Whether you trade on the floor or off, you have to make this your life. You have to become totally dedicated to trading, the way the market moves, the emotional and psychological side of it, all the nuances

13. How important is it for a new trader to trade small?

It's very important. Here's why. The biggest evil that can befall a new trader is trading too big. Truly, there is no such thing as an under-capitalized trader, I believe. There are only traders who trade too big for the amount of capital that they have and for where they are on the learning curve. Here's what happens:

A new trader begins with one S&P contract or 200 shares of stock. He does really well for one month. Then he starts thinking that if he had been trading 3 S&Ps or 600 shares of stock then he would REALLY be making some money! What happens is, he increases his trade size and, as a result, he's increased his risk level, which he's not used to. This then begins to change his emotional decision-making process.

The first commandment in our 10 Commandments at TeachTrade is to trade for success and not for money. But when a new trader suddenly faces more risk than he's been used to, he begins thinking about the money on the line. That will impact his trading decisions.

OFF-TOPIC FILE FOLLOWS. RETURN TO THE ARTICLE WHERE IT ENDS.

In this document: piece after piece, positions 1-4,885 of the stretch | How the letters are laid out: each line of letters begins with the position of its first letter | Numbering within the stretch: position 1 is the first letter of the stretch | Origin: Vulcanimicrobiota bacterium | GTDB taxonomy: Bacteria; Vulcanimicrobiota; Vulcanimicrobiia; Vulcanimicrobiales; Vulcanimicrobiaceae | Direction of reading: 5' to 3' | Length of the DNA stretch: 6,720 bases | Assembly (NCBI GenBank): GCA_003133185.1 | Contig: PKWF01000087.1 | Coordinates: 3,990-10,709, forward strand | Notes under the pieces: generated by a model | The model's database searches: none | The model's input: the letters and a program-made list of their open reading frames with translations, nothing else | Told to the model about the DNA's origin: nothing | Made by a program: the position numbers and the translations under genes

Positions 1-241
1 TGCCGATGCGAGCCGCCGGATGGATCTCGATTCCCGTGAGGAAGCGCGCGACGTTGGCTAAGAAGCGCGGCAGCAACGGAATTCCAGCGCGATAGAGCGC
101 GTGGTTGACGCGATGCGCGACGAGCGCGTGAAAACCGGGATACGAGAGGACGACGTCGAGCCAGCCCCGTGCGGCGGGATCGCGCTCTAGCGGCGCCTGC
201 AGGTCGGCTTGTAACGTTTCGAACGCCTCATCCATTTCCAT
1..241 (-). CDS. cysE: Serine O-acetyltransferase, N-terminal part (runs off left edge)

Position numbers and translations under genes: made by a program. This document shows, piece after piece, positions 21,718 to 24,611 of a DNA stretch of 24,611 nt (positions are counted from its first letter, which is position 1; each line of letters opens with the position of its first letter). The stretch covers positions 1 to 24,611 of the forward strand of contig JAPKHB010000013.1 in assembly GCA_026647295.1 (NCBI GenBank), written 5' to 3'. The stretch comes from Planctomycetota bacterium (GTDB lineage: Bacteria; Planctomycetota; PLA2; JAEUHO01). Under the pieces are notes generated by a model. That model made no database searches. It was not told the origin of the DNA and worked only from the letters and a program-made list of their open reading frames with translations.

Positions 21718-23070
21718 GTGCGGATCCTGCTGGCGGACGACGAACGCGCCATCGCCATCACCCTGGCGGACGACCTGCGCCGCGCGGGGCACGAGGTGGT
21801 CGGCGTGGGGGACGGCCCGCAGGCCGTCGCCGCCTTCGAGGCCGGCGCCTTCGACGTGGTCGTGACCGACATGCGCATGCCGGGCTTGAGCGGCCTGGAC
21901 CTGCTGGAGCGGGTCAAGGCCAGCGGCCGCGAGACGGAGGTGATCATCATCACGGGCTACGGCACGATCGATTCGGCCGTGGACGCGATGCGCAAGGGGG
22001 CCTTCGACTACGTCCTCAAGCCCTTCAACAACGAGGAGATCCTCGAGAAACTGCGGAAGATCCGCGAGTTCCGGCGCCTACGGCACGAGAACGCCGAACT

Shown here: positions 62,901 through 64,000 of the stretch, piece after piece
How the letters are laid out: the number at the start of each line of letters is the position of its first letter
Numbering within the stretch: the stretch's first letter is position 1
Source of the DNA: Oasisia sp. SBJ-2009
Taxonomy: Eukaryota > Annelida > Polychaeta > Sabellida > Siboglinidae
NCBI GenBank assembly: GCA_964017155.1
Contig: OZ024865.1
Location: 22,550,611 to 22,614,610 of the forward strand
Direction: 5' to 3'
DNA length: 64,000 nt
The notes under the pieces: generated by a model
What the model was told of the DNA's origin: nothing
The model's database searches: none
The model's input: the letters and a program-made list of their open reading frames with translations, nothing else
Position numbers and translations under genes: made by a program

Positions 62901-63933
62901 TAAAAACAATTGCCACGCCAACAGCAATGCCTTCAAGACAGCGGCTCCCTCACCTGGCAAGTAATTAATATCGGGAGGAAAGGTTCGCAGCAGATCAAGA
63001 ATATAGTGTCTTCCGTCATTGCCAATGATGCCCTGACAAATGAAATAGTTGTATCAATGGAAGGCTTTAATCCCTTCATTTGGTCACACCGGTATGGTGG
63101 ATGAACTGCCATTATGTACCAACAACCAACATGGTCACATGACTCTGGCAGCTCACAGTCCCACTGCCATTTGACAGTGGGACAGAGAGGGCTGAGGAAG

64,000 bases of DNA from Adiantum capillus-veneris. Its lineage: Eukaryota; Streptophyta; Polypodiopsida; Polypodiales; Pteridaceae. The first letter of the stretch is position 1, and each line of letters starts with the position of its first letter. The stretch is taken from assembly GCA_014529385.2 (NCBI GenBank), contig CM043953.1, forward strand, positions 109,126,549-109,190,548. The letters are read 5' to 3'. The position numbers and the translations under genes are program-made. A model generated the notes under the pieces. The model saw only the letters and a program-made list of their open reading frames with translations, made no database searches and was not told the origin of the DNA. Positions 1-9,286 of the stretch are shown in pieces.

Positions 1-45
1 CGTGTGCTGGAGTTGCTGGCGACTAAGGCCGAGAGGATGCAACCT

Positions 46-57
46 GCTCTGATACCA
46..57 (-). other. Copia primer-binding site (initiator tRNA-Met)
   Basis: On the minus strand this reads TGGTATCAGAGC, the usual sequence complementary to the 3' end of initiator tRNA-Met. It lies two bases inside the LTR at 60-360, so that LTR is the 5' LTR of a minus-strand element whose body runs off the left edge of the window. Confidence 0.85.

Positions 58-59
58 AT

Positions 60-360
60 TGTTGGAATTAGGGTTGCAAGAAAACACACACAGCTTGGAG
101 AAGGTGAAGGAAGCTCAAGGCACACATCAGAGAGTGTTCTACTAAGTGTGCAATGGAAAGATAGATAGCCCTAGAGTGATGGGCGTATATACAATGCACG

14. How about money management ideas for a new trader?

The key to trading is money management, and that entails keeping your risk and reward in balance. Our rule of thumb is that for every $1 you lose, you must make at least $2.00-$2.50. Put another way, for every $2.00 you make, you can't risk more than $1. To do that, you must keep your losses small and let your profits run. Plus, you have to know yourself and the kind of risk that you're comfortable with.

15. Would you recommend a new trader scalp or be more position-oriented?

As I've said before, scalping from the floor is far different (and easier) than scalping at the screen. That having been said, I think all new traders - on the floor or at the screen - have to get used to trading frequently. When I bring a new trader to the floor, I want to see him trade as many as 30 contracts a day, all one-lots. I want him to get used to buying and selling frequently, just for a scratch (or no profit, no loss). Same thing at the screen, get the feeling of buying and selling frequently. Get over being "trigger shy." And you have to know how to get out of position quickly, particularly if it goes against you. The hardest thing for most new traders is to get out of a losing position when the market turns against them.

Do you know how to turn a day trader into a position trader? Have the market move against him. Then he'll hang on and on and on